10-Jan-2020 - Empa (Eidgenössische Materialprüfungs- und Forschungsanstalt)

Visualizing chemical reactions

On the way to synthetic fuels

Researchers at the joint EPFL-Empa lab in Sion have developed a reactor system and an analysis method that has allowed them to observe the real-time production of synthetic natural gas from CO2 and H2 for the first time.

Infrared (IR) thermography is used to determine the temperature of humans and objects with high precision and without interfering with the system. A single image taken with an IR camera can capture the same amount of information as hundreds to millions of temperature sensors at once. What's more, modern IR cameras can achieve fast acquisition frequencies of over 50 Hz, which allows the investigation of dynamic phenomena with high resolution.

Now, Swiss scientists have designed a reactor that can use IR thermography to visualize dynamic surface reactions and correlate it with other rapid gas analysis methods to obtain a holistic understanding of the reaction in rapidly changing conditions. The research was led by Robin Mutschler and Emanuele Moioli at the joint EPFL-Empa lab of Andreas Züttel in Sion and they collaborated with researchers at the Polytechnic University of Milan.

The scientists applied their method to catalytic surface reactions between carbon dioxide and hydrogen, including the Sabatier reaction, which can be used to produce synthetic methane from renewable energy by combining CO2 from the atmosphere and H2 from water splitting, thus enabling the synthesis of e-fuels – renewable synthetic fuels with properties similar to their fossil counterparts. The Sabatier reaction will also be used in the projected methane production in the "move" mobility demonstrator on the Empa campus in Dübendorf. A catalyst is required in this chemical process to activate the relatively inert CO2 as a reactant.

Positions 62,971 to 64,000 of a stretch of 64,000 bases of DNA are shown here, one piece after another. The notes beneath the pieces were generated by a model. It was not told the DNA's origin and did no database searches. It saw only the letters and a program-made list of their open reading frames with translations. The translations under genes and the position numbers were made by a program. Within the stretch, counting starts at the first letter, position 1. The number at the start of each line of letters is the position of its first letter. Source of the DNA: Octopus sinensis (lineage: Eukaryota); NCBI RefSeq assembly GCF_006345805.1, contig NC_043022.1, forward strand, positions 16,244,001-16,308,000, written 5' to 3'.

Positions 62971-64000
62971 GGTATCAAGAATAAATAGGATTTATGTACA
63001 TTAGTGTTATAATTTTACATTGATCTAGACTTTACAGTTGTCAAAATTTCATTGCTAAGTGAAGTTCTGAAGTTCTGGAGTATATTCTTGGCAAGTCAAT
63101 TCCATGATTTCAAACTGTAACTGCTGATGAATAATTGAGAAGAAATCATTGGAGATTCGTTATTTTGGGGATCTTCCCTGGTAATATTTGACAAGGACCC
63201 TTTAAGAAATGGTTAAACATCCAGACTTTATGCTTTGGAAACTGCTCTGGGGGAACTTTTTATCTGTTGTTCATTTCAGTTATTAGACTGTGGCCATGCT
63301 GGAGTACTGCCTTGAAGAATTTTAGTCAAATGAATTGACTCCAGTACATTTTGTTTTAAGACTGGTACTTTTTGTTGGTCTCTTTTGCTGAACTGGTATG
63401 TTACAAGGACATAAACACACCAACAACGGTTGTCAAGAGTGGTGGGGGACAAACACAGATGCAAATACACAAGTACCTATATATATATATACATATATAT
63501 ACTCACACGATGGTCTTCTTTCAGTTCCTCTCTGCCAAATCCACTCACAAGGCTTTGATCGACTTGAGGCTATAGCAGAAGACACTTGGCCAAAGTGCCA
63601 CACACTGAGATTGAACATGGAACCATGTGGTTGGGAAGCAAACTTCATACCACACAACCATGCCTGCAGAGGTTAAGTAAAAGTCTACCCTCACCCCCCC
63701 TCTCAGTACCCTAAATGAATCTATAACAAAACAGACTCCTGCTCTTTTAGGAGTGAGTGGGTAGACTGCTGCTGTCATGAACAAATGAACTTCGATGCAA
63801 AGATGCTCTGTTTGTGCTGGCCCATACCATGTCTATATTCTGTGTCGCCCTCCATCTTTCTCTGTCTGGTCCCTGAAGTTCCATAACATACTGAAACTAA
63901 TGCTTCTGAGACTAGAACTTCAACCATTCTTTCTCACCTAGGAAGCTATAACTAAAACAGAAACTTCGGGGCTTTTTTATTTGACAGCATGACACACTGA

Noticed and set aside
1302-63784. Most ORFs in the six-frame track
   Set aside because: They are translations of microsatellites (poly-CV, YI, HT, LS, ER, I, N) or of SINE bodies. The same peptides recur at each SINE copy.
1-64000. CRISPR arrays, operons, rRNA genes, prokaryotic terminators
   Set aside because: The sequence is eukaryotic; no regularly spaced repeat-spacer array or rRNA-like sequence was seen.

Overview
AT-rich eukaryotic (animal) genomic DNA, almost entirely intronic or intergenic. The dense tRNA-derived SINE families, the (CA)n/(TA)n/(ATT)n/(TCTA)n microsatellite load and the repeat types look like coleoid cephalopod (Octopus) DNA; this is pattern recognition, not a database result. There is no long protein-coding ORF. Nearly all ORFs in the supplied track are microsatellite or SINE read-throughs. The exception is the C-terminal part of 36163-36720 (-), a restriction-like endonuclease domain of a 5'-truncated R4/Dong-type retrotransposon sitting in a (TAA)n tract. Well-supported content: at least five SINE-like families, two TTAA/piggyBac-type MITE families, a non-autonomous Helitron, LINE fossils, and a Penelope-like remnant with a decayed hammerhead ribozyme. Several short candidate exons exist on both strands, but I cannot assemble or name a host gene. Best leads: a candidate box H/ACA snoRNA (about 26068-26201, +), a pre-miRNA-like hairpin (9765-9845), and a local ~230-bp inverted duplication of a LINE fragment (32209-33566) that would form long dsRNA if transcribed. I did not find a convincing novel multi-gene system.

Optimized reactor and catalyst designs

In particular, the researchers focused on the investigation of dynamic reaction phenomena occurring during the reaction activation from different initial catalyst states. “The reaction on the catalyst is favored by a hydrogenated surface while an exposure to CO2 poisons the catalyst and inhibits a fast reaction activation,” says Mutschler. And Moioli adds: “Thanks to this new approach, we could visualize new dynamic reaction phenomena never observed before.”

In their study, they showed the catalyst working and responding to changes in feed gas composition in real time for the first time. Due to their results, the reaction startup and activation behavior are now better understood, which can lead to optimized reactor and catalyst designs to improve the performance of these reactor systems working in dynamic conditions.

This is crucial since renewable energy typically provides energy and reactants in varying quantities and, therefore, the reactors converting renewable energy to fuels have to be adapted to work in dynamic conditions. The study was supported by the Swiss National Science Foundation (SNSF).

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